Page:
My technique is meant mostly for when the switch happens out of the plane (most cases unless overpowered or have really friendly water state or a board that planes fast such as a freestyle board). If one is planing while tacking, and sails backwind for a while then the technique is different. Just like jibing is different whether planing or not.

While holding the mast before switching helps lean the sail back more, it also reduces the sail pull and overall entry speed when doing it in light winds. That's why I like to stay on the boom, I can keep the drive and mast foot pressure for as long as possible. Also yanking on the boom lets me pull harder than I would if I was using the mast, actually I sometimes even lean back before pulling. This helps me send the sail farther away from me when on the other side and I obtain a wider V drawn by my body on the sail so it has more stability.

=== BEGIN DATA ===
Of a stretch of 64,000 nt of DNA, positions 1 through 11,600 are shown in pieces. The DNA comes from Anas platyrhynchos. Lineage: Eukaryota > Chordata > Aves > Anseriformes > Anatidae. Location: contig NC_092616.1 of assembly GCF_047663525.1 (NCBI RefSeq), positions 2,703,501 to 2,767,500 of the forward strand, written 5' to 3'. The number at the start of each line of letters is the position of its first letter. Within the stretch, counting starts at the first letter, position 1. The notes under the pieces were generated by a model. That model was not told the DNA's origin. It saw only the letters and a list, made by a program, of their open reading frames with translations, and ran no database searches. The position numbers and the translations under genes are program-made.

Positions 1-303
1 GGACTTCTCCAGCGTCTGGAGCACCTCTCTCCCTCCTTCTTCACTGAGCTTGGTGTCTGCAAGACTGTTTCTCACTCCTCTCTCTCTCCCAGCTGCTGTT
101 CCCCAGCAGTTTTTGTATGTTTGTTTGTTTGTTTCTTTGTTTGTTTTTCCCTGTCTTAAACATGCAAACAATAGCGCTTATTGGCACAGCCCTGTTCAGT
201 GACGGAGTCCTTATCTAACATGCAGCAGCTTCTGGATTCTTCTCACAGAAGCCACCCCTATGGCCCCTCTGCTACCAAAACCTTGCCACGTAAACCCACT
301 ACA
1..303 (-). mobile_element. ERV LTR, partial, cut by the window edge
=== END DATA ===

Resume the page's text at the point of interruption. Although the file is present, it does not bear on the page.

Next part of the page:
When I like the most about my technique is that I don't have to rely on the wind after switching sides. It can 5, 10 or 20 knots. The sail is easy to control and I can fight the current, criss-cross swell in peace Smile

Lately I have been backwind sailing while planing for a little but haven't found waterstate clean enough to make it worth while for a video. Basically, it's the same technique that one would do when going for a planing backwind jibe.

EDIT: Oops, I also meant to add that there are various ways to achieve the same thing. Some things will work better on certain spots, for certain people, and with different wind speed, gear setup, etc. I thought it'd be worthwhile to share a style that I haven't seen so much (my philosophy for my blog really to show things that aren't found or hard to find).